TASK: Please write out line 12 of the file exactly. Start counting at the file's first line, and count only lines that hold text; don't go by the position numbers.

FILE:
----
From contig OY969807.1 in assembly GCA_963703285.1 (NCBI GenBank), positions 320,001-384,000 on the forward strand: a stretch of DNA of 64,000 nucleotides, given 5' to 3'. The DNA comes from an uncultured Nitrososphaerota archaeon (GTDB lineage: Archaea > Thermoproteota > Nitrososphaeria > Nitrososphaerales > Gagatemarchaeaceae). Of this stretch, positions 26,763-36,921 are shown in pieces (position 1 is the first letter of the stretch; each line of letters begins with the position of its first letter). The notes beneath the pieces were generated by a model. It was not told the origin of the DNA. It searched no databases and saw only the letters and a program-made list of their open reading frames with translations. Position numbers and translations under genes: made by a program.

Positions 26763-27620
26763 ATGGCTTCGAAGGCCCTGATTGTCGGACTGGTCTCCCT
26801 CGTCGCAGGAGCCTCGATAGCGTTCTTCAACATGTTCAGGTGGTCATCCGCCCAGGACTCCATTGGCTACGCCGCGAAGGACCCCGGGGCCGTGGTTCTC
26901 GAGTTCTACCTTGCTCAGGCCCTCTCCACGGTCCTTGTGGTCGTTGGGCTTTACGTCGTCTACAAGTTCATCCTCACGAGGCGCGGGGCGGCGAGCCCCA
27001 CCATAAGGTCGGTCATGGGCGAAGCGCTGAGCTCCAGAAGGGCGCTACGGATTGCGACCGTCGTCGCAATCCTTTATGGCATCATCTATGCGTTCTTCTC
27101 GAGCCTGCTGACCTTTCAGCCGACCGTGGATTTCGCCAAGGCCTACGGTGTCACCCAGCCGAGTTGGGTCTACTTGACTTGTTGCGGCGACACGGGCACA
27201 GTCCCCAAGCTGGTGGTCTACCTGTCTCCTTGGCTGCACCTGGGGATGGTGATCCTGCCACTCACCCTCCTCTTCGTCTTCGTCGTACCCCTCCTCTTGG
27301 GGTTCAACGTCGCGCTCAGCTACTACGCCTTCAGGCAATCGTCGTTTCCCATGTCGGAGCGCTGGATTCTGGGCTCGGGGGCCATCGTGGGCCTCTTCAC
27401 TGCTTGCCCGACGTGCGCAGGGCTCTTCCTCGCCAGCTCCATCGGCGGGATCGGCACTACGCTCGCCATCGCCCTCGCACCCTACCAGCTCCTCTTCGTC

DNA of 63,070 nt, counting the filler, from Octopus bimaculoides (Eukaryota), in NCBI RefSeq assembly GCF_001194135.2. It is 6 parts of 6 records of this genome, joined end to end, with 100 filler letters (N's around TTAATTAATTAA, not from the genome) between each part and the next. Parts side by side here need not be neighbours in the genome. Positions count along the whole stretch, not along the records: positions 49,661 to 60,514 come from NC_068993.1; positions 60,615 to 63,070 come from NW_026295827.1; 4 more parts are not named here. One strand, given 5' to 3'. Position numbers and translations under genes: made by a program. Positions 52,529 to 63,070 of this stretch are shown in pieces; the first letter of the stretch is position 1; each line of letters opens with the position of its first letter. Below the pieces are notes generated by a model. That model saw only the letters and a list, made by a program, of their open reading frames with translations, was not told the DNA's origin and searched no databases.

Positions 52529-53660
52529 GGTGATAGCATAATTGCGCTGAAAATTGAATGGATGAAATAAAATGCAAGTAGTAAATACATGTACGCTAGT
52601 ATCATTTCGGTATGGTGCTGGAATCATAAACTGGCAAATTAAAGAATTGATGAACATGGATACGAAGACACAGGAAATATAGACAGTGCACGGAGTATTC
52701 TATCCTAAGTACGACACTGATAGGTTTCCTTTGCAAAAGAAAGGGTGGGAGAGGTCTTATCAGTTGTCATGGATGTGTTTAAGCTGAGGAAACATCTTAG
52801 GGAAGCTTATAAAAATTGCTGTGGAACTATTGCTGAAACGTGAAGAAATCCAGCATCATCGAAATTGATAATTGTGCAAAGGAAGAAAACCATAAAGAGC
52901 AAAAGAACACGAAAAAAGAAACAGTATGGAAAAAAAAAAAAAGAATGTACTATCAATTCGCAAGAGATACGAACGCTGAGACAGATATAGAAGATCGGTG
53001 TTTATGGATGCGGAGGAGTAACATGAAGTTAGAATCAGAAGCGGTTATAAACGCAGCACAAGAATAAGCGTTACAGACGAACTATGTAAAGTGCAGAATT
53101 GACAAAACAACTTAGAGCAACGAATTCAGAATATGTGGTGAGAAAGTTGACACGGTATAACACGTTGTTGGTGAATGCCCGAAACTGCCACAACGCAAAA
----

Positions 52529-53660